This morning’s story from chapter 10 of Acts is one such example. It is the story of Cornelius. Cornelius wasn’t a Jew; he was a Gentile. And not just any Gentile – he’s one of the worst of the worst. He’s an officer in the Roman military. Now, keep in mind, Rome during this period of history had conquered the Jewish people. Palestine was occupied; held under the thumb of the Romans. So, Jews didn’t particularly like anyone who represented or protected the interests of Rome.
Yet, Acts describes Cornelius as a devout man. He regularly prays to God and gives alms to the poor. Prayer and almsgiving were considered pillars of the Jewish faith. So, although Cornelius has dirty Gentile blood running through his veins and works for a boss everyone loves to hate… Despite that, Cornelius is depicted by the writer of Acts as faithfully upholding these two foundations of Jewish goodness or holiness. He prays constantly and he gives alms generously.
Our story of Cornelius begins one afternoon while Cornelius is praying and an angel appears to him. The angel tells Cornelius that his prayers and alms have ascended to God AND that he should send men to the town of Joppa to a guy named Peter. Cornelius responds immediately and sends his servants to find Peter. Meanwhile, back in Joppa, Peter is about to have some excitement of his own because the very next day, at noon, as Cornelius’ men near Joppa, Peter is also praying. Now, while Peter is praying, he gets hungry and when you’re hungry, it’s hard not to think about food. Peter goes into a trance-like state and he sees a vision of food. But, it would not have been an appetizing vision for Peter. For, descending from heaven – on a sort of white sheet, a heavenly table cloth – Peter sees a lot of unclean animals; animals that were not kosher; falling under the category of “don’t eat this if you want to be a good Jew and keep God happy.”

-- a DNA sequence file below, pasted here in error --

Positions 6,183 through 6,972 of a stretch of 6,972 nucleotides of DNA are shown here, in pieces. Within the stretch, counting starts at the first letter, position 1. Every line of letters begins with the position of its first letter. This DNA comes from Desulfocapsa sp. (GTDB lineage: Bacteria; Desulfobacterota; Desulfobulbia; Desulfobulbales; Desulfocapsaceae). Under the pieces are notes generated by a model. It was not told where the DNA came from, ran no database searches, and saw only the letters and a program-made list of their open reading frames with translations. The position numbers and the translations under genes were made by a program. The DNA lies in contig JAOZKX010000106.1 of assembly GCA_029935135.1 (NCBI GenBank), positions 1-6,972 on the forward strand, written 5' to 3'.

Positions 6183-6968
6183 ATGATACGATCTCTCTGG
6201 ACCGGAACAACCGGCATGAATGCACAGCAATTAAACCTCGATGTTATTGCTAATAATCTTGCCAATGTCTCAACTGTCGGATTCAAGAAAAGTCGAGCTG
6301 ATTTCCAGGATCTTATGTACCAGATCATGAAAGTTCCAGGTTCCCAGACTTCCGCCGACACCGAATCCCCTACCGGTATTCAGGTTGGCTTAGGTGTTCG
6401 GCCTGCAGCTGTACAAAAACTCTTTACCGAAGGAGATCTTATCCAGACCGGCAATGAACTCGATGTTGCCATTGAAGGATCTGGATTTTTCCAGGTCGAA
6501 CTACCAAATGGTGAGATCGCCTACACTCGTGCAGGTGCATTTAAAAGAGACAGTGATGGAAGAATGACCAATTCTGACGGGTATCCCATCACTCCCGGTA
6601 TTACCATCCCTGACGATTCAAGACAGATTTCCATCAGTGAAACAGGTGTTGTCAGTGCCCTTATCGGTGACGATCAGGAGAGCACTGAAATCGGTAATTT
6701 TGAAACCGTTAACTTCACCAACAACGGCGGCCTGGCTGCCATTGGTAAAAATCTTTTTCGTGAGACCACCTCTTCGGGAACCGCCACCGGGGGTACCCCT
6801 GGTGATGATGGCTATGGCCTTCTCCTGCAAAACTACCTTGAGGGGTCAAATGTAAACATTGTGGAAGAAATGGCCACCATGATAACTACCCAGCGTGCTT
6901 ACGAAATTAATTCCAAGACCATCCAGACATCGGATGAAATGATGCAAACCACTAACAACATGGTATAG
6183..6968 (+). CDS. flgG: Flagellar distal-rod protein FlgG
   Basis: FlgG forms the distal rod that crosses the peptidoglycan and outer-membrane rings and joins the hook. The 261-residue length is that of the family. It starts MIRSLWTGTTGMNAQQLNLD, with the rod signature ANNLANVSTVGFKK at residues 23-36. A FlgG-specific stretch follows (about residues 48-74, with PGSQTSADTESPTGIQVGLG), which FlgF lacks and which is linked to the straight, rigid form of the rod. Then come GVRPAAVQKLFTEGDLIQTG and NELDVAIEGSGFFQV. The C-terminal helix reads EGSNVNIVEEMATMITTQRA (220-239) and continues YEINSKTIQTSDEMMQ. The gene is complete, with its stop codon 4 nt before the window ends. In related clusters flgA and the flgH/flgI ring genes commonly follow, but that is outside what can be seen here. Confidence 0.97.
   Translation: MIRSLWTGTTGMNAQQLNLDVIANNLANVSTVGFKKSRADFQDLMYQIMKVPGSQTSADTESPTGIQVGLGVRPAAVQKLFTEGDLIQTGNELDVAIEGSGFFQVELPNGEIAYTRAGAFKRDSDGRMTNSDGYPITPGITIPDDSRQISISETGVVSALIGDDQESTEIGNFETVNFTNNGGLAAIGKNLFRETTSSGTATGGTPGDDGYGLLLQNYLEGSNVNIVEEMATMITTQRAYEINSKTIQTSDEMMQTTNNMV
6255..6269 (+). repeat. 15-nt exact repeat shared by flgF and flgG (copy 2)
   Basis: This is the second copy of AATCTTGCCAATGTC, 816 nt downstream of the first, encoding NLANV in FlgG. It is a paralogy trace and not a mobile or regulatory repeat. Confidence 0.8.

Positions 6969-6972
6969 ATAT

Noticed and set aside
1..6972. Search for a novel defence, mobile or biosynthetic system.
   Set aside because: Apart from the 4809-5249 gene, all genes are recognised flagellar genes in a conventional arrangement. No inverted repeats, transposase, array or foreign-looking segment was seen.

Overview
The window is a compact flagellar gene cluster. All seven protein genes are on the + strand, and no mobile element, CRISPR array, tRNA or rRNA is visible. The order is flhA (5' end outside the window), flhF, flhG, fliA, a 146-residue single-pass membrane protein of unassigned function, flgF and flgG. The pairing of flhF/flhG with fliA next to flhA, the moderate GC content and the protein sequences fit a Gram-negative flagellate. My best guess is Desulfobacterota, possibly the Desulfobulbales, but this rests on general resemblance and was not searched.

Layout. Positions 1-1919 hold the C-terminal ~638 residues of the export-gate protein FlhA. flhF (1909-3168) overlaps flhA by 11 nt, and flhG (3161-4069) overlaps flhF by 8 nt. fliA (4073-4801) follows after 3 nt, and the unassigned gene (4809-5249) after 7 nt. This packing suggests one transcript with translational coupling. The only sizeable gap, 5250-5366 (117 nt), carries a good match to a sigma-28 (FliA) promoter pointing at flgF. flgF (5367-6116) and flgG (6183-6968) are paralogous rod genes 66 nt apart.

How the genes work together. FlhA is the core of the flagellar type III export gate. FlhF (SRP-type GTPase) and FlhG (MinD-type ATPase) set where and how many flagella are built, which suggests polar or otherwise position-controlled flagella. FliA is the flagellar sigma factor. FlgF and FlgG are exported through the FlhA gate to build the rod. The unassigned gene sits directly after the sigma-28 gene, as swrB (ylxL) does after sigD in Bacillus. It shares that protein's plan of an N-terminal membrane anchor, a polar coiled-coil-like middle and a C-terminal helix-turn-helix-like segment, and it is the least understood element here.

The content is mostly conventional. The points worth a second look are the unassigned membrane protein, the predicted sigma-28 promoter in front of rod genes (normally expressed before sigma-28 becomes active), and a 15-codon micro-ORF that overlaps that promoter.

You see, Jews weren’t just picky eaters. They hadn’t thought these rules up on their own. These were dietary commandments that God had given them. Those food laws had to do with their identity as God’s chosen people. The laws God gave them distinguished them as God’s holy people.
So, the fact that Peter the apostle is repulsed at the thought of eating these unclean animals shouldn’t surprise us. Peter’s not being finicky. His refusal to eat these unclean animals is more like an affirmation of his faith. He’s not about to break the commandments that God has given. But a voice from the heavens says this to Peter: “What God has made clean, you must not call profane.” Or, as the bible translation “The Message” puts it – a little more simply: “If God says it’s OK, it’s OK.” It is God’s decision to determine where the lines are drawn and it is certainly God’s prerogative to redraw them whenever and however God chooses. Once again: if God made the rules, then God has the authority to change the rules.
Peter emerges from his trance confused and perplexed… And in the midst of his confusion, the Holy Spirit speaks and instructs him that some men from Cornelius’ house have just arrived and Peter is to go downstairs and to go with them. Meanwhile, back at Cornelius’ house, the anticipation is mounting. Cornelius has invited his friends and relatives to come hear the teaching of this man of God named Peter that he has yet to even meet.